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Carriers shipping demos to customer phones after purchase — Where does it lead us?

With recent news of Verizon and Sprint releasing updates primarily for the purpose of advertising and marketing of third-party apps where does it leave the customer that pays thousands of dollars for phone contracts? And more importantly, what do all those those promoted apps do to Android?

In the last year, Android has become the platform for bloatware, spam and advertising nearly anywhere it fits. It’s nearly impossible to find phones without all the demos and crapware loaded on top with annoying and¬†intrusive¬†notifications. They’re bad for the platform because they unsurprisingly run background processes that can slow the phone to a crawl when you’re relying on it most or playing intense games. T-Mobile’s myTouch 4G ships with apps like Photobucket that frequently notify the user about their existence, sometimes asking for multiple times per day. Swype and Blockbuster and are the other source of our anger for the time-being. Carriers don’t know where their place is in the sale of these phones, and more importantly – they don’t know when it ends.

Some features that come bundled with the myTouch 4G actually add something to the experience like Qik, providing video chat that Android’s natively missing. Swype provides an interesting keyboard that I personally don’t enjoy using but it just loves to run processes in the background — and it can’t be removed without rooting. It hurts the image of Android as a platform and destroys frame rates during gaming and sends the wrong message about software that should ‘just work’ out of the very expensive box. Customers unwilling to root usually don’t care about Qik, Swype, Blockbuster or that annoying PhotoBucket app being on their phone; they care about the battery life problems the background processes cause.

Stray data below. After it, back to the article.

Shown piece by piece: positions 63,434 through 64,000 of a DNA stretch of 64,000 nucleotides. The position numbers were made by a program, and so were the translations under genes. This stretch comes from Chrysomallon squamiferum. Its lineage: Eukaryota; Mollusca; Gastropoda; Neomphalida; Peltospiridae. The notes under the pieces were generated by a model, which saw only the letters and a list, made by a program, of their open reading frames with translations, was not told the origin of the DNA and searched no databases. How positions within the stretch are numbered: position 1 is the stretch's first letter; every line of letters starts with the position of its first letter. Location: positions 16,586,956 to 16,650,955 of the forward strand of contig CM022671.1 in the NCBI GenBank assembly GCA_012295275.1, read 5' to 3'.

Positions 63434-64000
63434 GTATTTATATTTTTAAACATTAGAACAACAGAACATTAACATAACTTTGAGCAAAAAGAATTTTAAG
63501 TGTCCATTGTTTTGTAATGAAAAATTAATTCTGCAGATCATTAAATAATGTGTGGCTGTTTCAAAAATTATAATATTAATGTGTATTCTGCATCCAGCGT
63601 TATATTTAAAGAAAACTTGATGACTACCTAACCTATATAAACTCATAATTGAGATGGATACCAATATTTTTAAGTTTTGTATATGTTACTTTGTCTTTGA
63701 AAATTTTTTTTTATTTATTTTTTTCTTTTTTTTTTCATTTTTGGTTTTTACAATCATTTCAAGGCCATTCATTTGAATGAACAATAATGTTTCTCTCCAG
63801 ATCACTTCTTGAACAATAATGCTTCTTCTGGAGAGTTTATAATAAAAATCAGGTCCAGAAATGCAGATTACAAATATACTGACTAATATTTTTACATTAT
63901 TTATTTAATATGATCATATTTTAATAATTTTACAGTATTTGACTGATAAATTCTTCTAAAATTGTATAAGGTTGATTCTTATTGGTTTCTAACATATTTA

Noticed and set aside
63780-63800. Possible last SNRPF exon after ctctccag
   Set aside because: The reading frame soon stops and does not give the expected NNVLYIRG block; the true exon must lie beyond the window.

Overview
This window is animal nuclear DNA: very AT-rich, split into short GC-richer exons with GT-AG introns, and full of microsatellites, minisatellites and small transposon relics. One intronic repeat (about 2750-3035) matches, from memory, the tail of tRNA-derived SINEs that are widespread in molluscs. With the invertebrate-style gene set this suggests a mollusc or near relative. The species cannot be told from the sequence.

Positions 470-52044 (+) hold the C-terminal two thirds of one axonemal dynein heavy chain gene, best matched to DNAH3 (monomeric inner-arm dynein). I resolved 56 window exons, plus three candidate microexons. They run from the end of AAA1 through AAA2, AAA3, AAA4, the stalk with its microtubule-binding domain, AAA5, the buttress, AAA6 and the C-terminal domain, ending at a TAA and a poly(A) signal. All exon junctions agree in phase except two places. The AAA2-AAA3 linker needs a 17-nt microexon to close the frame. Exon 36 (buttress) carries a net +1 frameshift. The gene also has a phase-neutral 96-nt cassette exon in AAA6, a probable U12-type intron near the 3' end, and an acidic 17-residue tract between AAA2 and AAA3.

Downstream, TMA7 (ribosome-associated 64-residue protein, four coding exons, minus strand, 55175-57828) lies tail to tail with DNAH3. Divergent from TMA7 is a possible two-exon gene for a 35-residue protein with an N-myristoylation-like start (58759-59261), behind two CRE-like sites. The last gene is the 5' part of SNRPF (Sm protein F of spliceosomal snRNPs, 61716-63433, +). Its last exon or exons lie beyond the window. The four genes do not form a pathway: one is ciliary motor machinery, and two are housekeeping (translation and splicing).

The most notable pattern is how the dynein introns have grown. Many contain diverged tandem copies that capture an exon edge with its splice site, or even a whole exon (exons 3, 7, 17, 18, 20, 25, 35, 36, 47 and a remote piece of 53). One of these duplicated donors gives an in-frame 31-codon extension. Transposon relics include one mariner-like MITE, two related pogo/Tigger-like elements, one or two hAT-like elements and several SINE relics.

Users think the bad battery life is Android’s fault when in-fact it’s the carriers who’re responsible for the poor performance. But this bloatware has grown, even after the purchase of the device which is where our immediate issue stems from. I’m not sure if their part of the update to pay the developers, but the cost of the contract should include the updates or the phone manufacturers should charge for the updates that add first-party features. Bug fixes should never be charged for, and things that don’t work on the phone when we buy them should be fixed without question or advertising.

Now, when a phone comes with these apps, it’s a different story. They’re listed on the box, on the specs and the carrier is up-front about the so-called “features” — mostly because they legally have to be. Updates are; however, a completely different story. While you have the option whether or not to buy the phone the update is not presented as optional. The option to download now or later exists, but the refusal of these updates requires continuously pressing update later to avoid the ads that come bundled with them.

Will cheap Android phones eventually be funded by these ads? Will carrier greed prevail and continue to dominate phones like the Droid X on Verizon or EVO 4G on Sprint? And is advertising worth the price of ‘free’ updates, really?

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